Toys & Gifts
Physics & Astronomy
Will That Be One Hump or Two?|
Camels are highly adaptive to their environments. Often called the ships of the desert, they have been domesticated by humans for thousands of years, as beasts of burden and as transportation. What gives these unique mammals such an advantage in some of the most inhospitable climates on Earth? Many point to their humps where they store all that water.
The one-humped camel is the dromedary camel, while the two-hump camel is called the Bactrian camel. And no, they DO NOT store water in those humps. The humps are full of fat which is used by the camel when food is in short supply. In fact, a camel's hump will sag and droop when fat has been metabolized, but it swells back up after several good meals. Water is scarce in the arid regions where camels live, so camels have adapted to go without water for almost 3 weeks. When they do drink they can consume up to 30 gallons in less than 15 minutes, an incredible feat.
The reason why they can go without has to do with some amazing features of camels. First, their body temperature, unlike most animals, is variable, so that they can set their internal thermostats to take advantage of the temperature during the day and night. They also have extremely effective kidneys that actually recycle some of the water that they drink. Also, those humps do help them conserve water by pulling heat away from vital organs. Finally, after drinking, they retain a large volume of water in their stomachs. So although those humps don't hold water like a reservoir, camels do in fact hoard water in their bodies.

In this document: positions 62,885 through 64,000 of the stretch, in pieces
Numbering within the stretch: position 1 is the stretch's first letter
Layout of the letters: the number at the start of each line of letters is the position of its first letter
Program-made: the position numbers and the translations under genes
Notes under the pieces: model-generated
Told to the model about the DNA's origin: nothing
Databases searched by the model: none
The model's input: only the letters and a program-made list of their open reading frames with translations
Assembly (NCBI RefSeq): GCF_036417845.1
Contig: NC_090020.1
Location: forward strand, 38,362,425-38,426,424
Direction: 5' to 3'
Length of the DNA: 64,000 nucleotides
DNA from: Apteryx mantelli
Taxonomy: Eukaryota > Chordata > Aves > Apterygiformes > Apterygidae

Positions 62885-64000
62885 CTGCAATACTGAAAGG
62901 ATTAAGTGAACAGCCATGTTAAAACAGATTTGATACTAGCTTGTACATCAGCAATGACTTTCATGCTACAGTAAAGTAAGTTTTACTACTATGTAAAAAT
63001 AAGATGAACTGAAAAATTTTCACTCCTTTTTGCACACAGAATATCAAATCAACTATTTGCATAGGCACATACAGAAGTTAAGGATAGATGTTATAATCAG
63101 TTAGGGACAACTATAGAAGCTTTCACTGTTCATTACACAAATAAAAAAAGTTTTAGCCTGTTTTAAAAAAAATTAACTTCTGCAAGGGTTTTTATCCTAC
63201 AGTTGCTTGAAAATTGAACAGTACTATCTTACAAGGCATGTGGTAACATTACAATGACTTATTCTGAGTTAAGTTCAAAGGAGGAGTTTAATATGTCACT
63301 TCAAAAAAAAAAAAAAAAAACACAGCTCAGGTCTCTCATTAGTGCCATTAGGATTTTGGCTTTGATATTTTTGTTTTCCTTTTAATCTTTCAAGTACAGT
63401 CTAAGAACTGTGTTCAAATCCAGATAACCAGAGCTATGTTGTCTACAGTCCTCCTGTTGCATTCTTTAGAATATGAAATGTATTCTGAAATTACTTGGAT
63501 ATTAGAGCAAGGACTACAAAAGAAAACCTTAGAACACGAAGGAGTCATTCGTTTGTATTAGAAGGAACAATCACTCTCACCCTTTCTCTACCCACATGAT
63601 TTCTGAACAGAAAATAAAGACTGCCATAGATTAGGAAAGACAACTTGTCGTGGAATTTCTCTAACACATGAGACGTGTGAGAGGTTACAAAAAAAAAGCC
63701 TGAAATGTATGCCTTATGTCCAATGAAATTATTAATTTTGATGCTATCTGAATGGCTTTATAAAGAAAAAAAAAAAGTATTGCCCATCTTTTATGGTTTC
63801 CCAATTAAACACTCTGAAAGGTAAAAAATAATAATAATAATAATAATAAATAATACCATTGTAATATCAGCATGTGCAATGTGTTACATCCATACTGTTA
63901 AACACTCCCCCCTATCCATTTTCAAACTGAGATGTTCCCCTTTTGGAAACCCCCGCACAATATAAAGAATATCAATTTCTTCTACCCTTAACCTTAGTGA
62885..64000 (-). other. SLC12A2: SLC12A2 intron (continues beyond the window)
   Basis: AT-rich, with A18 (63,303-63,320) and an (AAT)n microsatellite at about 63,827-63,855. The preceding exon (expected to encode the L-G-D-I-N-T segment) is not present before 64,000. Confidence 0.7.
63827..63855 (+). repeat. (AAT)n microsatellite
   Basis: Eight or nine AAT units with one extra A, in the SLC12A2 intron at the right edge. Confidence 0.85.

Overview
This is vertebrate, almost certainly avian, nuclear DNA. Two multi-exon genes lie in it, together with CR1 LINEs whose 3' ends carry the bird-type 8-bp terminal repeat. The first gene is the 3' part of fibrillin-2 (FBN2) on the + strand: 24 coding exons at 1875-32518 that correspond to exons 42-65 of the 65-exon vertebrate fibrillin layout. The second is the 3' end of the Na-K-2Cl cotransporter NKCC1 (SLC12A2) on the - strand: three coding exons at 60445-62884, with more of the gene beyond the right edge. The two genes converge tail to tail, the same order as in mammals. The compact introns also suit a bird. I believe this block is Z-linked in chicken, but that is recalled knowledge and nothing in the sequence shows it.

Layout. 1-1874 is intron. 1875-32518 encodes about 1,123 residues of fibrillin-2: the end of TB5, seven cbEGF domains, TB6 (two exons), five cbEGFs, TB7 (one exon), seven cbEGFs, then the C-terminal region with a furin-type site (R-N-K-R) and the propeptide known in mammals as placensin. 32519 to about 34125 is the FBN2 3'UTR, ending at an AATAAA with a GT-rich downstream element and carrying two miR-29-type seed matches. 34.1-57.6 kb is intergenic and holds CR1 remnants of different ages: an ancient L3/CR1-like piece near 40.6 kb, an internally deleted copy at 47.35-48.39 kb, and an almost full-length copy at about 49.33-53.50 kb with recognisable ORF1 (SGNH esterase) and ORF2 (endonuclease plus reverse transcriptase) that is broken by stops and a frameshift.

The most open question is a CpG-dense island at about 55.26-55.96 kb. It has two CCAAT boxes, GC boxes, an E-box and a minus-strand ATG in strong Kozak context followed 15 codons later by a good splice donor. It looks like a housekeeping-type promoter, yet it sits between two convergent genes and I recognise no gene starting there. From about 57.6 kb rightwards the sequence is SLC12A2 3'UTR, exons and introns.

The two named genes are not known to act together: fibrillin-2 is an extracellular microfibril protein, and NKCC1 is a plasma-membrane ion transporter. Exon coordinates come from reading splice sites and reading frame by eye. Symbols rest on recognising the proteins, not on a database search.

About the Author
|Gene Mascoli, JD|
Gene Mascoli is a founder and publisher of ScienceIQ.com. He holds a J.D. degree from the University of Santa Clara and a B.A. in English. In 1997 Gene launched ScienceMaster.com, an online science education portal where he brought together his love of writing with his interest in the sciences. Gene collaborated with David Gamon on the popular digital book
“The Internet Guide to NASA on the Net” and has also produced two popular science CD-ROMs on astronomy and space science.